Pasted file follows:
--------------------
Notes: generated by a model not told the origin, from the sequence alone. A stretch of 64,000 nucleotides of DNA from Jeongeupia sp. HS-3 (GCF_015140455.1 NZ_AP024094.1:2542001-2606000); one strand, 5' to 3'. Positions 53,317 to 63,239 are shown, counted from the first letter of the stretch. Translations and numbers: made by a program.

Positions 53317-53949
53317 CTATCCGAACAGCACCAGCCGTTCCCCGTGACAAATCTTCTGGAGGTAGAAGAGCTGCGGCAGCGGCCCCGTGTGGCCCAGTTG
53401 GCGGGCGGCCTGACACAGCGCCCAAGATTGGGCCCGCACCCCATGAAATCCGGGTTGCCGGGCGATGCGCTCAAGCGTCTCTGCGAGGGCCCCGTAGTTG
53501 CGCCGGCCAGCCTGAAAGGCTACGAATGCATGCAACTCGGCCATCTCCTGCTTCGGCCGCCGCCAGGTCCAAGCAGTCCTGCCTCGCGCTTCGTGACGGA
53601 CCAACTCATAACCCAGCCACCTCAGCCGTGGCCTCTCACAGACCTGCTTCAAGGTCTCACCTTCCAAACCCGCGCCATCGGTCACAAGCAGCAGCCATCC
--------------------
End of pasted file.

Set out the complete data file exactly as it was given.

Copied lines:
Notes: generated by a model not told the origin, from the sequence alone. A stretch of 64,000 nucleotides of DNA from Jeongeupia sp. HS-3 (GCF_015140455.1 NZ_AP024094.1:2542001-2606000); one strand, 5' to 3'. Positions 53,317 to 63,239 are shown, counted from the first letter of the stretch. Translations and numbers: made by a program.

Positions 53317-53949
53317 CTATCCGAACAGCACCAGCCGTTCCCCGTGACAAATCTTCTGGAGGTAGAAGAGCTGCGGCAGCGGCCCCGTGTGGCCCAGTTG
53401 GCGGGCGGCCTGACACAGCGCCCAAGATTGGGCCCGCACCCCATGAAATCCGGGTTGCCGGGCGATGCGCTCAAGCGTCTCTGCGAGGGCCCCGTAGTTG
53501 CGCCGGCCAGCCTGAAAGGCTACGAATGCATGCAACTCGGCCATCTCCTGCTTCGGCCGCCGCCAGGTCCAAGCAGTCCTGCCTCGCGCTTCGTGACGGA
53601 CCAACTCATAACCCAGCCACCTCAGCCGTGGCCTCTCACAGACCTGCTTCAAGGTCTCACCTTCCAAACCCGCGCCATCGGTCACAAGCAGCAGCCATCC